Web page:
Friday, 6 February 2015

Posture problems

Today is a slightly unexpected floppy day (but not wholly unexpected if I am totally honest.)

The kind of day when, as I sit here at the computer, after a few seconds I find I'm sitting like a sack of spuds. And exhausted. And brain-fogged. And generally rubbish.

Sitting like this really isn't good. It causes me all sorts of back and neck issues (some of which worsen my fatigue and brain fog), but I simply can't keep remembering to sit upright. I'm too tired and it just isn't happening!

Then I had a brainwave - switched my office chair for my gym ball.

I now have to sit up and engage my muscles.



And when I decide I've had enough - I go and rest - e.g. lie down supported in a good position.

And then return to upright when I can.

And actually, it seems to be working!

Short periods of active but gentle muscle usage, with rest periods of however long is needed.

It might have taken me 3 rest breaks to complete this blog and picture, so yes, this blog has taken longer than if I'd sat on my office chair. But instead of having gone the 'push through' route, and now reached the 'cannot funtion, but at least I did that one job' state, I am now wondering which task to take on after my next break - because the little bits of upright aren't turning me into a zombie, and I also know I'm giving important core muscles a gentle but effective workout.

The years of core exercises are paying off - I couldn't have used this technique a few years ago, but I guess the philosophy would be the same - little bits of sensible have a much greater effect than longer patches of desperate.

I declare this to be a win-win gym ball situation!

(And in case you haven't seen them already, have a look at my leaflets on common misunderstandings between patient and medical staff in the areas of Pain and Physiotherapy - cos I guess a lot of this is stuff medical professionals try to tell us...they just don't always speak the same language as we do!)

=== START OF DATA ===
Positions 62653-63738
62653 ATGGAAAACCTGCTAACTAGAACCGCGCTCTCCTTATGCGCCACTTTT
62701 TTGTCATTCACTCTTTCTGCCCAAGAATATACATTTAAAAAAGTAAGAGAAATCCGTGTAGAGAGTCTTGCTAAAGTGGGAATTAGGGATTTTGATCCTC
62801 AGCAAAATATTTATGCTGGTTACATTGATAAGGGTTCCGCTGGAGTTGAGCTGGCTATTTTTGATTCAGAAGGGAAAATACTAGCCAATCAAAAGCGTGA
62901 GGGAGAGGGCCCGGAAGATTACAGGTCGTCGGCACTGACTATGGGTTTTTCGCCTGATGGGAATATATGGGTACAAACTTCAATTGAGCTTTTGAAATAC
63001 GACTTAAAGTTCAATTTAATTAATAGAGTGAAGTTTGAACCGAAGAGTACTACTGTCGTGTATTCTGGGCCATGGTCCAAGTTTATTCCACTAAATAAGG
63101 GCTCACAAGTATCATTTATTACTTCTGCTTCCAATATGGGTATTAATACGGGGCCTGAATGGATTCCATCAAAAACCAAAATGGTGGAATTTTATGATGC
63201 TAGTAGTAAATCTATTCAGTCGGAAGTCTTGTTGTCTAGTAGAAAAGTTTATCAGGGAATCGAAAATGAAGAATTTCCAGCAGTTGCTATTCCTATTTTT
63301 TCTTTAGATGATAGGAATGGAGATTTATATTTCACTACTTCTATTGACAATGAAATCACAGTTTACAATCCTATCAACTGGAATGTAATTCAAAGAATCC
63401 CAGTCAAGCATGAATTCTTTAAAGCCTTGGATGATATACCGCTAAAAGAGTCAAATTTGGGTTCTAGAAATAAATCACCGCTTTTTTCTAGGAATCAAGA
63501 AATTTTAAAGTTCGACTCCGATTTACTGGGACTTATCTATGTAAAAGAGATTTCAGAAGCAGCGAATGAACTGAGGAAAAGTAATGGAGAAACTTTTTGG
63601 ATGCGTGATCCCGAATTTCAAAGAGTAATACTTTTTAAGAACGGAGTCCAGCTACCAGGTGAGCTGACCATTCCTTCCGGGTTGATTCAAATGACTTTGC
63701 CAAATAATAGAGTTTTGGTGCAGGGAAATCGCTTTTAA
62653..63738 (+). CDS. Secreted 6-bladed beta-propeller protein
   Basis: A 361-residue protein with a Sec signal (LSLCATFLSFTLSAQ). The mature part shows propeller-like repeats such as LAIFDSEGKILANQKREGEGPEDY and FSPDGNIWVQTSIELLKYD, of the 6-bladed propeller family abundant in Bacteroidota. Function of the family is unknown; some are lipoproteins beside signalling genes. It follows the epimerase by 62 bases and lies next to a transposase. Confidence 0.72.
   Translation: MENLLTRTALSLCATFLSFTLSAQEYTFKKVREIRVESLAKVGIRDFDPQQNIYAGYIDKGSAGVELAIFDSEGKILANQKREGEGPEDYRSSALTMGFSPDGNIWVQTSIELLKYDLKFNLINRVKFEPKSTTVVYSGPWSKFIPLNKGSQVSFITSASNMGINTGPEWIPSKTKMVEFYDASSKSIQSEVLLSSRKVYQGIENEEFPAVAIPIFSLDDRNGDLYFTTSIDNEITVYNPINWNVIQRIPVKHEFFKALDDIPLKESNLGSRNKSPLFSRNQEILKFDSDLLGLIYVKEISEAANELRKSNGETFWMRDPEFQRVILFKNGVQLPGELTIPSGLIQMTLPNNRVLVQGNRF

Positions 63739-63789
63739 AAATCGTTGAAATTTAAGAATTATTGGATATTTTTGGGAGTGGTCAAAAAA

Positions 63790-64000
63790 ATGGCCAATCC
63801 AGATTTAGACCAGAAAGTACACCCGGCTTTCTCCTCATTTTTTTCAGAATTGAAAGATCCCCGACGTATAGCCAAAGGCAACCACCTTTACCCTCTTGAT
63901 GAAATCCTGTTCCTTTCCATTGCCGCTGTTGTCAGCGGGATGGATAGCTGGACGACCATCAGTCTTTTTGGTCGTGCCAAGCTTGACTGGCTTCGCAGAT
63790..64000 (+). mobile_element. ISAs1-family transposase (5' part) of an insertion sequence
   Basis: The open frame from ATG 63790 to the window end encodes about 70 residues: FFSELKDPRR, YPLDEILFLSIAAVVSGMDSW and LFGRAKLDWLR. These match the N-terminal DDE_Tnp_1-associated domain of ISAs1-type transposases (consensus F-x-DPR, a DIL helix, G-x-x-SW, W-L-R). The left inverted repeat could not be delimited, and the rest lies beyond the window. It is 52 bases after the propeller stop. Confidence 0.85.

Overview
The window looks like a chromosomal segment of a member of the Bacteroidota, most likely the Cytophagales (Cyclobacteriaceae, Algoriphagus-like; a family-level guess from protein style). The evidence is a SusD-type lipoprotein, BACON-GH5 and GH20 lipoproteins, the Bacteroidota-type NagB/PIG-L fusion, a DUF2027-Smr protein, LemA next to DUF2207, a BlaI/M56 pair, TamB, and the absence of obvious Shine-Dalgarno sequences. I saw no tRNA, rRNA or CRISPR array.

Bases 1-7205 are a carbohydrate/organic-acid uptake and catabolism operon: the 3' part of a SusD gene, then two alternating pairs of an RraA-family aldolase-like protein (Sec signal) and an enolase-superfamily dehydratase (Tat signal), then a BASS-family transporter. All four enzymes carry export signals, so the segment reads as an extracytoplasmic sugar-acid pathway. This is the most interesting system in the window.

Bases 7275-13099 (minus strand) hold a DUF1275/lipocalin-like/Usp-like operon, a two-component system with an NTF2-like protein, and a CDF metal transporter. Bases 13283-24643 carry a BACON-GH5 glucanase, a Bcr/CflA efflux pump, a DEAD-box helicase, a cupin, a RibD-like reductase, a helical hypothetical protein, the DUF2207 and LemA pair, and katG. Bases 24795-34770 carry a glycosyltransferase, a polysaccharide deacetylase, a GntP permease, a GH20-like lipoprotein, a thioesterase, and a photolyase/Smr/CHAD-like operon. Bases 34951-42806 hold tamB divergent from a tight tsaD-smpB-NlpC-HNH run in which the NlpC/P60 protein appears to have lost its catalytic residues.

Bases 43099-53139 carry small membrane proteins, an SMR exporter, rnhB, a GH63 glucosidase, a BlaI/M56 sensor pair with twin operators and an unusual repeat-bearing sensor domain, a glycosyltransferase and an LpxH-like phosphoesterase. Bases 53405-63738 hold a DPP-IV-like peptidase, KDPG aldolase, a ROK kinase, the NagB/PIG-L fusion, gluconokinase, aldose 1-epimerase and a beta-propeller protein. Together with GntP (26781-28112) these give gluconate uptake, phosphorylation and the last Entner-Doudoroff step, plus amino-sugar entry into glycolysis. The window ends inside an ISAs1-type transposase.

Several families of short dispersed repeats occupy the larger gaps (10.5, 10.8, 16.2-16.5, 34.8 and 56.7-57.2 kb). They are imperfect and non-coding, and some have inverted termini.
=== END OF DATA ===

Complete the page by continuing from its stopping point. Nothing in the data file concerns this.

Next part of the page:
Monday, 19 January 2015

Exhibition planning!

It's official.

Im going to the 'Kidz in the middle' exhibition on the 19th March 2015 at the RICOH arena in Coventry.

My first major indoor disability exhibition.

I'm listed on the website and everything!

I went to the one in Reading as a visitor a while back and absolutely loved it. So now I'm starting to plan the stand and work out how to get the most out of the day.

I turned to google for advice -  'Top tips for exhibition stands' and the like.

But most of it was either stuff I'd already thought of - or not applicable. My favourite being "Don't sit down because it looks unprofessional". Chuckle. If you think my sitting is unprofessional, you should see my standing!

So I have returned to stand planning my way. Getting everything sorted early on so that when I arrive to set up the day before everything is planned, and everything has a home.

So far I've drafted a brochure showing all my keyring cards, sorted by topic, which will be displayed on a flip-poster stand-y thing. (I know what I mean!) A positive side effect is that I also now have a downloadable brochure of cards for customers to download and browse through or show to others.

If I sell all my products I'll clutter the stand, so I'll take samples of most things that people can play and hand out 10% off vouchers for online orders. And just have a few key items for sale. Like:

  • the Autistic Spectrum keyring card pack because I have had really positive feedback recently from parents and school teachers.
  • And the 'Positive Accessibility Symbol' stickers. Because happy, lively depictions of disability that are relevant to kids are few and far between - what better place to sell them than at a kids exhibition? Which probably means that most of my 'differently normal' stuff might need to come too.
  • And my children's books 'Welly Walks' and 'Biscuit Baking' - again, the general lack of positive, joyous, normal depictions of disability makes me want every child to read them,
  • And the 'Today is..' wristbands because these are one of my favourite (and best selling) items - so simple and yet such an effective communication tool.

And design posters showing my product types....

....and probably change my mind in 2 weeks.